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Lynsey Sharp: Setbacks enhanced my medal desire

Lynsey Sharp overcame a series of obstacles, to win silver in the 800m at Hampden last Friday night and take the acclaim of a jubilant home support. Picture: Reuters

Lynsey Sharp overcame a series of obstacles, to win silver in the 800m at Hampden last Friday night and take the acclaim of a jubilant home support. Picture: Reuters

ONCE the initial euphoria had died down, my predominant emotion after winning a silver medal at Hampden on Friday was probably relief.

That was not just because my dream of winning an 800 metres medal had nearly been dashed by an enforced visit to hospital the previous night: it was because of all the obstacles I had to overcome in the year and more leading up to the Games.

I really don’t want to contemplate the effect it would have had on me if everything had gone wrong at the last minute. As the Games came closer and things kept going wrong, my focus on getting that medal kept getting stronger by the day. The more that was thrown in front of me, the more important it became to get that medal.

Ideally, of course, every athlete would like to enjoy a trouble-free build-up to a major championship, and I certainly would not wish what I’ve had to go through on any of my opponents. But in a way, that crisis on Thursday night, when I had to go on a drip to counteract the effects of a vomiting bug, was actually easier to deal with because of all that had gone before.

I’ve written before about the initially innocuous foot injury I had last year, the 
operation to deal with it, and the second operation that was required when the skin graft from the first one did not take. And I’ve known for some time that I’ll need another operation, scheduled for the end of next month, to clean out the wound left in my leg and this time heal it completely.

But it has not just been a case of putting up with things until September. In order to prevent infection from spreading inwards, I’ve had to keep my wound open over the past few months. That has required a daily effort – and one that was absolutely essential to get right. If I had not done that, I would never have got to the Games.

The team of surgeons in London who carried out the second operation gave me 
precise information about what I had to do, and left me in no doubt about how necessary it was to do it. I’ve had to wear a PICO dressing overnight, which involves inserting a tube into the open wound to help drain it of any bacteria. It’s negative pressure wound therapy – or, to put it bluntly, it sucks out any infection,

I have to tape the tube in place and make sure a new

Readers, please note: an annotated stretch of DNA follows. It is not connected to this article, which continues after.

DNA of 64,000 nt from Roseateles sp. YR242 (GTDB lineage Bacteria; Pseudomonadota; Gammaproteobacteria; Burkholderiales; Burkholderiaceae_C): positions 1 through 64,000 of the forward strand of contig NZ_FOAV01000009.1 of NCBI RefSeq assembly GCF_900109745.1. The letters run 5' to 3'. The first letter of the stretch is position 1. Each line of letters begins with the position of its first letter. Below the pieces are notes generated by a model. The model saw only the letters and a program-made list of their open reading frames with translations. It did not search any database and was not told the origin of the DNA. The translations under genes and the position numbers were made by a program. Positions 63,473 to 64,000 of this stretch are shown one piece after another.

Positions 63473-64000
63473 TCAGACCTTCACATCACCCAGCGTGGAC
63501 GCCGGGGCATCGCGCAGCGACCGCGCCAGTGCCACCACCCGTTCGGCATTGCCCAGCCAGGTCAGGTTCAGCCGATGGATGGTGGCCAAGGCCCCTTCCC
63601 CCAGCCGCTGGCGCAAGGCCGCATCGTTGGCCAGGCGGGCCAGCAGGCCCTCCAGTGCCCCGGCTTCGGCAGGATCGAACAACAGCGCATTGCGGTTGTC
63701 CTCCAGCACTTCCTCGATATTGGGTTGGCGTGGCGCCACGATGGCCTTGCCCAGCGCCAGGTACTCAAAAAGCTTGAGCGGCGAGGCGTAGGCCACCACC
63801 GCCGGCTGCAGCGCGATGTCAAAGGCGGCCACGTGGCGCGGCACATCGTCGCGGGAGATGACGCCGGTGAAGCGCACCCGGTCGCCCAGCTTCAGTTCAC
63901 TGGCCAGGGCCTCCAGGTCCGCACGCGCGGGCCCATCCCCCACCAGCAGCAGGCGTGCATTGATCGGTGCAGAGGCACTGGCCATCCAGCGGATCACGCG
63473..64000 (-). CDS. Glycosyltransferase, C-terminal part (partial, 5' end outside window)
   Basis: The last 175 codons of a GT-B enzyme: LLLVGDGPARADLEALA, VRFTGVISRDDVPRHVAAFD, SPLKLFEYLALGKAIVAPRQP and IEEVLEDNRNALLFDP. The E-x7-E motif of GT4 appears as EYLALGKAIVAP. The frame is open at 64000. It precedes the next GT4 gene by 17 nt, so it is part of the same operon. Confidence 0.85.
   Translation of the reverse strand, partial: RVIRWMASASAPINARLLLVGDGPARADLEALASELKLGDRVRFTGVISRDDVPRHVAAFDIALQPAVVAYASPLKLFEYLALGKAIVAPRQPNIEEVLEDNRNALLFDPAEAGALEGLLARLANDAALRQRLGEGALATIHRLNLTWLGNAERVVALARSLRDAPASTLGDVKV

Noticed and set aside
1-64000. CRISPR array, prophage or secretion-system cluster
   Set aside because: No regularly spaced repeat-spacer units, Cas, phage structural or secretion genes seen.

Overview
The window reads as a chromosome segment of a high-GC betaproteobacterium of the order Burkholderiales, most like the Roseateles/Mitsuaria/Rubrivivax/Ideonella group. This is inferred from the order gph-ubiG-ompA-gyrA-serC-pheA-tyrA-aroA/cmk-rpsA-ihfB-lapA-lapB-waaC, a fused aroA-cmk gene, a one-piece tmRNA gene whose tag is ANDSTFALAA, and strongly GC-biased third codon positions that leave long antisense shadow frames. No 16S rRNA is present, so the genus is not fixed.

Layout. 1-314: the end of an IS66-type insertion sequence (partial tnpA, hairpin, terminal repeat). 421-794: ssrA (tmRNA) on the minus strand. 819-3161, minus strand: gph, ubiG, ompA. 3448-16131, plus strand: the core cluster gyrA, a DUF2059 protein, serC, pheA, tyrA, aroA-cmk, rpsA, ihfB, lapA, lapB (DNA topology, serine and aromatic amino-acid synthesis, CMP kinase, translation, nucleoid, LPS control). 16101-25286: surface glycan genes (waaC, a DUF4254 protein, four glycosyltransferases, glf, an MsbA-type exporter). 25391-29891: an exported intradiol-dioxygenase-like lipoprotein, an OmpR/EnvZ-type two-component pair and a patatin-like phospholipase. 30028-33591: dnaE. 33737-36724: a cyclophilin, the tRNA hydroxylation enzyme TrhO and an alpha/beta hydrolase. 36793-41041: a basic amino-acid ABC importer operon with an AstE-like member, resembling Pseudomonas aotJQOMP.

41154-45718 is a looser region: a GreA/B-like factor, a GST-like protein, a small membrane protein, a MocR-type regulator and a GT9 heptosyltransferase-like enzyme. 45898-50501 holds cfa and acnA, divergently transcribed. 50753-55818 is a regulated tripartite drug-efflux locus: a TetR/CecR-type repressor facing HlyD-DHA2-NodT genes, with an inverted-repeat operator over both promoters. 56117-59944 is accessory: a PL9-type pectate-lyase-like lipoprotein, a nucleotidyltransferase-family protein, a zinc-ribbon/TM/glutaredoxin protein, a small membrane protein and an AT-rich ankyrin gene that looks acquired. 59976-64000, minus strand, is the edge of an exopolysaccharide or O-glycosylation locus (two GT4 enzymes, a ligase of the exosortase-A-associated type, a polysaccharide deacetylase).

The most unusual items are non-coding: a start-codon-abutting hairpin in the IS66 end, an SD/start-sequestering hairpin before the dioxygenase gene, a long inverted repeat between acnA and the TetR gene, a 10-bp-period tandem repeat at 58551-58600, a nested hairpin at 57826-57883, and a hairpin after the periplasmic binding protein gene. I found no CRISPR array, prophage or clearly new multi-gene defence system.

silver dressing is in place. That’s a 15-minute procedure at bed time, but as it stays in all night, it restricts my movement as I sleep. The dressing stays in place all day, too, while I train, which means I can’t get it wet. I take a shower with a plaster on, then take it off and put on a new one. It also rules out swimming, which, in normal times, I find quite a useful alternative training method from time to time, and which I would have 
enjoyed when I went on holiday before the start of the season.

These things are minor irritants if you have to do them for a few days, and at times you can simply treat them as an integral part of the disciplined lifestyle you need to succeed in athletics. But together, over time, they can add up to be quite disruptive of your peace of mind. What is more, when you require daily treatment to keep infection at bay, you inevitably become worried about the state of your health – and that worry can have an adverse effect on your self-belief and hence on your training.

Left to itself, the wound closes up as part of the natural healing process, and when it does that, the infection has nowhere to go except further inside my leg. Even with daily use of the dressing, that has caused me a lot of problems, and over the past few months I’ve had to take around 20 courses of antibiotics.

There have been times when I’ve counted the days in which I have been antibiotic-free. I think my personal best at one point was something like five days or a week.

Anyway, although that vomiting bug I picked up last week was spectacularly badly timed, I was determined not to let it stop me running in the final. Stephen Maguire, Scottish Athletics’ director of coaching, was with me when I was throwing up outside my room and stayed with me when I went to the clinic, and his support was vital. Once I had made my decision to run, he backed me totally.

The bug disappeared very quickly after the race, even if it took me a couple of days to recover my appetite fully. Like every other Scottish medal-winner, I had a round of media appearances to make and perhaps the sheer excitement of the final weekend of the Games helped me return to something like full health.

I had the weekend off training, but got back on the track yesterday for a light session. The European Championships start a week today, and I’ve got a title to defend. In the longer term, I’ll be able to look back on the Commonwealth Games with pride and joy, but for the next couple of weeks, I’ll have to put it all out of my mind and concentrate on a new challenge in Zurich.

 

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